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Court staff on two day strike
Date:8 MAR 2010

Court services may be affected today as up to 270,000 civil and public servants from across the UK begin a 48 hour stoppage over cuts to redundancy terms.

The strike, called by the Public and Commercial Services Union (PCS), has led to a picket line being set up at the Royal Courts of Justice, the Houses of Parliament and at government departments in Whitehall.

There are currently no reported court closures but users are being advised to call ahead to confirm their case is not affected.

A spokesperson for Her Majesty's Courts Service said: "We have robust contingency plans in place which will prioritise the delivery of our most essential services. These include custody cases, urgent family cases and out of hours service. Our aim is to keep disruption to a minimum. Our intention is to continue to work with all staff to deliver our services to the public."

The dispute is over changes to the civil service compensation scheme which the union claim will see staff lose up to a third of their entitlements and see civil servants lose tens of thousands of pounds if they are forced out of a job. The union fears that the government is preparing the ground to make civil service job cuts following the general election.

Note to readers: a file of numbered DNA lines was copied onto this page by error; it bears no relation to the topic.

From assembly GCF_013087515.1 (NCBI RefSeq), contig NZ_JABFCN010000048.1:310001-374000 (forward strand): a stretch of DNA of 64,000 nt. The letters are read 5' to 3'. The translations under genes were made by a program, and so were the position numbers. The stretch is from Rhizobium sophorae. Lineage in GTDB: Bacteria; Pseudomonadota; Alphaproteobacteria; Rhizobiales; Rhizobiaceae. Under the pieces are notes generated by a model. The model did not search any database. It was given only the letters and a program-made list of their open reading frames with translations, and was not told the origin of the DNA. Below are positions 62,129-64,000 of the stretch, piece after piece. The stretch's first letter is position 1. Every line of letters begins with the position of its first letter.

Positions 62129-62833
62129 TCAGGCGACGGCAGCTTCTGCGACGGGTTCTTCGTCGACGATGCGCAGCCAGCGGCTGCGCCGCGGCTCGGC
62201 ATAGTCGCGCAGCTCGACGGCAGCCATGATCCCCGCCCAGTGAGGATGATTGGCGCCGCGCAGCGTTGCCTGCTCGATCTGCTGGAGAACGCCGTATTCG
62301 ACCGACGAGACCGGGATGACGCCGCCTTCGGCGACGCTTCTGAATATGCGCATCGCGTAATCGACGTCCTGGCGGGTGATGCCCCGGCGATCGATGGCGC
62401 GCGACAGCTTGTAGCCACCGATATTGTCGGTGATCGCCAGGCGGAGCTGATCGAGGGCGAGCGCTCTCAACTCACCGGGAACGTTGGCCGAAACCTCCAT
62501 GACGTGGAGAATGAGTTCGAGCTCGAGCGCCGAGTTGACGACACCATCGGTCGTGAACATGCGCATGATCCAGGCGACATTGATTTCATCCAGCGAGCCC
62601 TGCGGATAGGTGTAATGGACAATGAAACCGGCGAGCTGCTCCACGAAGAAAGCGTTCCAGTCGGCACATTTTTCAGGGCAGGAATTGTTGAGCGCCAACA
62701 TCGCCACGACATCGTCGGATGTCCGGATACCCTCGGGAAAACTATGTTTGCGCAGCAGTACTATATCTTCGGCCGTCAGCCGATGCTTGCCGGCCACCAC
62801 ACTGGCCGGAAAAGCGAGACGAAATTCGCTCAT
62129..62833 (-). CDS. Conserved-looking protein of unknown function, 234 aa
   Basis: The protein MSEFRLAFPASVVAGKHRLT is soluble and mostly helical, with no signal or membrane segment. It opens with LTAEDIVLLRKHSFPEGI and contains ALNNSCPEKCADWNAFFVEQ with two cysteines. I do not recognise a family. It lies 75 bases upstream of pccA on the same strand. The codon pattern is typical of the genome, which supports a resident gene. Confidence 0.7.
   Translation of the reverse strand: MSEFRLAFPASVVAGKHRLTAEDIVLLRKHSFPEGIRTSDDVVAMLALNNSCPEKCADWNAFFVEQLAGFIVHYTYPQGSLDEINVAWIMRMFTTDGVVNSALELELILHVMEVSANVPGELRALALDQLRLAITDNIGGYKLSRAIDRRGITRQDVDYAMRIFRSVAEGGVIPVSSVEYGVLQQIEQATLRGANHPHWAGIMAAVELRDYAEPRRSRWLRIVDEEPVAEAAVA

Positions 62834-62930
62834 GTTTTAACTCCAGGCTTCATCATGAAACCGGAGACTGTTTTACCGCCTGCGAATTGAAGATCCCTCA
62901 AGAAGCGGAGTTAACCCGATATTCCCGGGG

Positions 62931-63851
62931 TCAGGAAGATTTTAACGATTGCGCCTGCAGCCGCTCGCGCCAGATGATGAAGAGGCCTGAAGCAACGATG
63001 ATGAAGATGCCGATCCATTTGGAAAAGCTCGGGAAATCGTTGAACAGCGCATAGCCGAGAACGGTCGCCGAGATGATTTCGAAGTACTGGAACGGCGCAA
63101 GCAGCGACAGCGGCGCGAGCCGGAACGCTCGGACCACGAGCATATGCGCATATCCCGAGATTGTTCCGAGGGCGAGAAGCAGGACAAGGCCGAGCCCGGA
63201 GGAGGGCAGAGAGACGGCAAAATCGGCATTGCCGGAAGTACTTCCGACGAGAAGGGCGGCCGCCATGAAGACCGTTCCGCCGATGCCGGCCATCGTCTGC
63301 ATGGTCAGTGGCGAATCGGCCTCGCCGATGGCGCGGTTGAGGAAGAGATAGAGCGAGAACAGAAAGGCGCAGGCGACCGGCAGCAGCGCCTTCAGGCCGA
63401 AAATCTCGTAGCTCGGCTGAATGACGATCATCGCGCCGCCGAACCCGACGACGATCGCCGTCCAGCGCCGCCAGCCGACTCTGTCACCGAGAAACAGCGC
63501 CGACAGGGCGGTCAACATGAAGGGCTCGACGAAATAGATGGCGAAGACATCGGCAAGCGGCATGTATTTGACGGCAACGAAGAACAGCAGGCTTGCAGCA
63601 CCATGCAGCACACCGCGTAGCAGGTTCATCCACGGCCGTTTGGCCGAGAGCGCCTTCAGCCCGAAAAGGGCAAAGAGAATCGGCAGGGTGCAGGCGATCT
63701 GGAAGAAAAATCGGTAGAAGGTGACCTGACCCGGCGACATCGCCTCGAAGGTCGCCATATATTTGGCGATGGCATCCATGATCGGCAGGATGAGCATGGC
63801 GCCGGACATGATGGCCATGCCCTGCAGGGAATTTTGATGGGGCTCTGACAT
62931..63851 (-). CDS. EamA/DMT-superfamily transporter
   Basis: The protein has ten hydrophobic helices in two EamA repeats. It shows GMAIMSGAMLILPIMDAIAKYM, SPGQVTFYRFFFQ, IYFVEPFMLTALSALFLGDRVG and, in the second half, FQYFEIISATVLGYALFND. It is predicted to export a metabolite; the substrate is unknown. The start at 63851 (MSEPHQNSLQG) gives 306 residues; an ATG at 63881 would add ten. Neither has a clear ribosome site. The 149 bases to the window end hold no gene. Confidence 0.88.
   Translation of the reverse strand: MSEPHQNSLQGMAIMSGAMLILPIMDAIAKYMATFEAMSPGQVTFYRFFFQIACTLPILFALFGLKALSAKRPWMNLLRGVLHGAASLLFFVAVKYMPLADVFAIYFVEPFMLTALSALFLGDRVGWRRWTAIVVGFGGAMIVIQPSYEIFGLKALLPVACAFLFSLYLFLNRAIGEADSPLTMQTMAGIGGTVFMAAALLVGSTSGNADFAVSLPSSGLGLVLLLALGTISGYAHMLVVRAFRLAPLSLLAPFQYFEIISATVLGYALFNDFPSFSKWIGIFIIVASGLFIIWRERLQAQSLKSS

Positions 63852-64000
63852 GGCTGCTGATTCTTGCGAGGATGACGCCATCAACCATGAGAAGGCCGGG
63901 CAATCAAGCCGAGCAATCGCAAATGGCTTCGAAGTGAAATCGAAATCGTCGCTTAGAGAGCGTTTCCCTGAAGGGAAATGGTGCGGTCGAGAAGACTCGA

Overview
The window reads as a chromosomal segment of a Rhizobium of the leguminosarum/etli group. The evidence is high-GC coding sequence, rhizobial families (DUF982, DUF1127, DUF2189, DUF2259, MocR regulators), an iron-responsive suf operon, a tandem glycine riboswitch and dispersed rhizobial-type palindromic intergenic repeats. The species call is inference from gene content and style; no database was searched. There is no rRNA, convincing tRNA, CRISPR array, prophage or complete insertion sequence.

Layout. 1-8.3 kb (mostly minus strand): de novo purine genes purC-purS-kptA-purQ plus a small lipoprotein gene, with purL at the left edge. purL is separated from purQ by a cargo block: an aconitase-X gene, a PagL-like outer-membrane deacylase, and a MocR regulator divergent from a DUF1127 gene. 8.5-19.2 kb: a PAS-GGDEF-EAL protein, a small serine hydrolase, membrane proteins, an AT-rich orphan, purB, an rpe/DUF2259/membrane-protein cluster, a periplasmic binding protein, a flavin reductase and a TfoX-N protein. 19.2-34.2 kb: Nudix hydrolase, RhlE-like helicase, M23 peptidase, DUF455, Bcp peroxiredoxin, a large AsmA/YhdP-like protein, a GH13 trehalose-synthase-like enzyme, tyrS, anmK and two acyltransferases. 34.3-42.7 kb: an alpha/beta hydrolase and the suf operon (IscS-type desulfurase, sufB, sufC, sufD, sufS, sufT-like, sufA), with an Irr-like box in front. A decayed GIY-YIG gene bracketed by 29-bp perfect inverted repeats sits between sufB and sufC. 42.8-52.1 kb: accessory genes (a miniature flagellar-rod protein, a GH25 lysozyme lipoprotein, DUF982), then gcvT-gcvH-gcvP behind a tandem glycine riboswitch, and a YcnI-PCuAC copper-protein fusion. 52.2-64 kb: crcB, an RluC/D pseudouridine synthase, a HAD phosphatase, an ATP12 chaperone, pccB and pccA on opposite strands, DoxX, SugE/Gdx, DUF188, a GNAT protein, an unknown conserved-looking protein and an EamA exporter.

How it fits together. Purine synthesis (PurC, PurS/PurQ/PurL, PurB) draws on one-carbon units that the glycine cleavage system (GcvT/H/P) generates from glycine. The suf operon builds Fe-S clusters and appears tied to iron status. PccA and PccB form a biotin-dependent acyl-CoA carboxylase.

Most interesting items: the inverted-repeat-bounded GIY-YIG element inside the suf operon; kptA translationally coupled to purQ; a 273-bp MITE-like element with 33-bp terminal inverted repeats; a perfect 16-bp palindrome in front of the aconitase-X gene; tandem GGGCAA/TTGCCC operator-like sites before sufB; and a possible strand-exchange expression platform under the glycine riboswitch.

Commenting, Mark Serwotka, PCS general secretary, said: "Loyal civil and public servants won't stand by and allow the government to cut jobs on the cheap. Those on strike today deliver services that touch our everyday lives from the cradle to the grave.

"Under these imposed changes, they face losing up to a third of their entitlements and tens of thousands of pounds if they are forced out of their job. The government is tearing up the contracts of low paid civil and public servants whilst it claims it can do nothing about bankers' bonuses because of contractual obligations. The government need to recognise that slashing entitlements and cutting jobs on the cheap will damage public services and reach an agreement that protects existing members' entitlements."

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